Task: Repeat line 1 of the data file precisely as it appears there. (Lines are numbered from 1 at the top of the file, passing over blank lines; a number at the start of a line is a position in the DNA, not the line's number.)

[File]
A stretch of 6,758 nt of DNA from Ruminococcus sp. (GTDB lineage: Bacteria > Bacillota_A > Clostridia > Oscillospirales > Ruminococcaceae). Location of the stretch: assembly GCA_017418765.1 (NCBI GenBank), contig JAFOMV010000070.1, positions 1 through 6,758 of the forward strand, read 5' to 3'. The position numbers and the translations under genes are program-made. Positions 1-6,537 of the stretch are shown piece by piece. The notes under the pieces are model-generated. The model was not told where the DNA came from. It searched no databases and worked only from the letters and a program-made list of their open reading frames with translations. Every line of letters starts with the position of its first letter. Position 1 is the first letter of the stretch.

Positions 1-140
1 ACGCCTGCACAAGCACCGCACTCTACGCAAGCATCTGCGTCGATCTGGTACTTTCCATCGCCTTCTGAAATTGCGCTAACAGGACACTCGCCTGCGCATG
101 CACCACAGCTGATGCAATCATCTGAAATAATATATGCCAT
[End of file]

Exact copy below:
A stretch of 6,758 nt of DNA from Ruminococcus sp. (GTDB lineage: Bacteria > Bacillota_A > Clostridia > Oscillospirales > Ruminococcaceae). Location of the stretch: assembly GCA_017418765.1 (NCBI GenBank), contig JAFOMV010000070.1, positions 1 through 6,758 of the forward strand, read 5' to 3'. The position numbers and the translations under genes are program-made. Positions 1-6,537 of the stretch are shown piece by piece. The notes under the pieces are model-generated. The model was not told where the DNA came from. It searched no databases and worked only from the letters and a program-made list of their open reading frames with translations. Every line of letters starts with the position of its first letter. Position 1 is the first letter of the stretch.